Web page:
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Re: [Public WebGL] download/activity indicator



> On Tue, Aug 10, 2010 at 11:05 AM, Mark Callow
> <callow_mark@hicorp.co.jp>wrote:
>
>>  I was not for a moment suggesting the browser should tell the user
>> "We're
>> not ready to play yet." I am simply saying that a blank page with Done
>> written in the status bar is less useful than a blank page with an
>> activity
>> indicator in the status bar. I agree it is ideally the application's
>> responsibility to provide the user with appropriate feedback during
>> loading
>> but many applications fall short, even some written, as Chris wittily
>> pointed out, by people close to WebGL.
>>
>> Such applications could tarnish the WebGL name because people on seeing
>> a
>> blank page and Done will say "this is crap" or "this is broken", move on
>> and
>> then tell their friends WebGL doesn't work. If an activity indicator is
>> showing while the page is blank they may (a) wait a few more seconds and
>> so
>> actually see something and (b) if their patience is exhausted before
>> anything appears, they may be more likely to blame the app rather than
>> WebGL.
>>
>> Having the browser status bar displaying an activity indicator does not
>> detract from any application provided feedback. If the application
>> provides
>> good feedback the user probably won't even notice the browser status
>> bar.
>>
> Unfortunately it would effect lots of existing apps. Email apps are
> constantly doing requests behind the scenes. So are chat apps and several
> image viewing apps.  Whether it's appropriate for that activity to be
> displayed to the user is something that only the app can know.
>
> I'll be happy to add progress indicators to any of the demos on the wiki
> if
> no one has any objections. I'll try to add them to any new demos as well.

But if the 'activity indicator' doesn't necessarily mean "don't worry -
the application is just waiting for the network" - then what does it mean?

* If the application is doing a bunch of heavy JavaScript - then the
indicator won't show that and you'll still see "DONE" when the app is
still working.
* If the application is still loading stuff while trying to keep the user
interested while it does so then the activity indicator will indicate that
we're not "DONE" when in fact we are ready for user interaction.
* If the application continually streams stuff - then it will never be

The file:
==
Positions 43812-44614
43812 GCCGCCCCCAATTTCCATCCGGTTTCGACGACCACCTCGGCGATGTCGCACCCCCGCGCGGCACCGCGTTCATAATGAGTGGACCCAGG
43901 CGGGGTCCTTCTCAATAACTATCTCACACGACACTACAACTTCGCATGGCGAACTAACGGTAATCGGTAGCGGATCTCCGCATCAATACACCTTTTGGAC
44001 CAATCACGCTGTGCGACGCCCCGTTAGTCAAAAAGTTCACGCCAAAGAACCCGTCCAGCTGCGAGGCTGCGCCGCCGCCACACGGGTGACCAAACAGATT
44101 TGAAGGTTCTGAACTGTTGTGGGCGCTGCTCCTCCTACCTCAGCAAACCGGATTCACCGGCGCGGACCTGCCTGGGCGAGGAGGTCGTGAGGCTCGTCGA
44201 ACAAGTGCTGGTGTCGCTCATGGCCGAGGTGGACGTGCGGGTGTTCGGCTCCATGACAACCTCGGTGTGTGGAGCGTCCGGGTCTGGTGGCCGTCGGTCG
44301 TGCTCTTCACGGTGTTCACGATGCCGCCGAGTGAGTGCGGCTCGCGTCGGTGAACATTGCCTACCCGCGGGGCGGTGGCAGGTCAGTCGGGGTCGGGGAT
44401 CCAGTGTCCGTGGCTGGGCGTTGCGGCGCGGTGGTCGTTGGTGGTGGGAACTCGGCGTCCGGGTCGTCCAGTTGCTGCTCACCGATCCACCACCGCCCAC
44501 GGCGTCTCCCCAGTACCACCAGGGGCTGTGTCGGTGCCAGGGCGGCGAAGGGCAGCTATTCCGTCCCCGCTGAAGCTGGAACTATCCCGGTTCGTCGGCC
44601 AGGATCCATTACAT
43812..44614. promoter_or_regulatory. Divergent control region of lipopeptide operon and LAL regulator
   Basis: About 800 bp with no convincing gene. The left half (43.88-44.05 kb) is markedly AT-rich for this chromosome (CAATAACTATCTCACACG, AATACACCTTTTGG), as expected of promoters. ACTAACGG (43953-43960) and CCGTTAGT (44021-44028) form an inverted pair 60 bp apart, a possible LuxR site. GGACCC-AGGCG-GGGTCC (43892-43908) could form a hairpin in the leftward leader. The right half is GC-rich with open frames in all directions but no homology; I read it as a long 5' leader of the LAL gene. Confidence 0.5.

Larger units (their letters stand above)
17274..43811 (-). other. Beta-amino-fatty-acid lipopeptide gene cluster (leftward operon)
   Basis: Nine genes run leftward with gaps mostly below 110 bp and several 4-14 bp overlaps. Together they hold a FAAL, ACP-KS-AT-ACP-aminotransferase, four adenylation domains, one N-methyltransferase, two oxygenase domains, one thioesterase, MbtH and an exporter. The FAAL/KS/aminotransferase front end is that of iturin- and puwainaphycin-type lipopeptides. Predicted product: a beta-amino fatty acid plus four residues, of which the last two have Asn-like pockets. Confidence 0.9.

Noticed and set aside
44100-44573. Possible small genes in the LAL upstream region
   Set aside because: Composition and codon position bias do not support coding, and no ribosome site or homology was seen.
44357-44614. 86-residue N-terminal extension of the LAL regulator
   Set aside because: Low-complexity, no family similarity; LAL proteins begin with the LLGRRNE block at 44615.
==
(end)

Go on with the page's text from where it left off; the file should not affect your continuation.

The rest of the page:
"DONE" and the browser can't tell whether it is or not.

The heart of the problem is that "DONE" is just the wrong word here. 
Nobody can tell whether the application has finished loading or
not...perhaps not even the application itself.

IMHO, this is not a WebGL issue.  There are at least three or four things
the browser could show the user down in the bottom corners of the display:

1) That there is network activity.
2) That JavaScript code is actively executing.
3) That there have been JavaScript fatal errors flagged in the Error Console.
4) That the application has registered mouse and/or keyboard event
notification - and that the user might try wiggling the mouse, clicking or
typing.

But sadly, none of those necessarily means that we're "DONE" or "BROKEN"
or "WAITING" - which is what the end user would actually like to know.

These apply equally to all kinds of pages - not just WebGL.  The same
exact problem exists for Canvas applications, Flash, HTML5 audio and video
tags...you name it!

This is a wider problem than WebGL.  It's a systemic problem now that
browsers are not simply displayers of static content.

The best thing we can do to sell people on the idea that WebGL is "cool"
is to launch the new browsers all on the same day to make a media splash
and show that there is broad support (except for IE of course).  And to
announce that with at least a handful of really kick-ass applications -
not just spinning teapots - actual working, useful/interesting/compelling
things, all nicely polished, tested to death and running on fast, solid
servers.  Once everyone has seen that it can do super-amazing-cool-stuff,
subsequent crappy experiences from poorly-written applications will be
squarely blamed on the application author - because everyone will have
seen that WebGL does actually work.

3D graphics isn't easy - there WILL be crappy applications - there is
nothing we can do about that other than to set a high bar to start with.

  -- Steve


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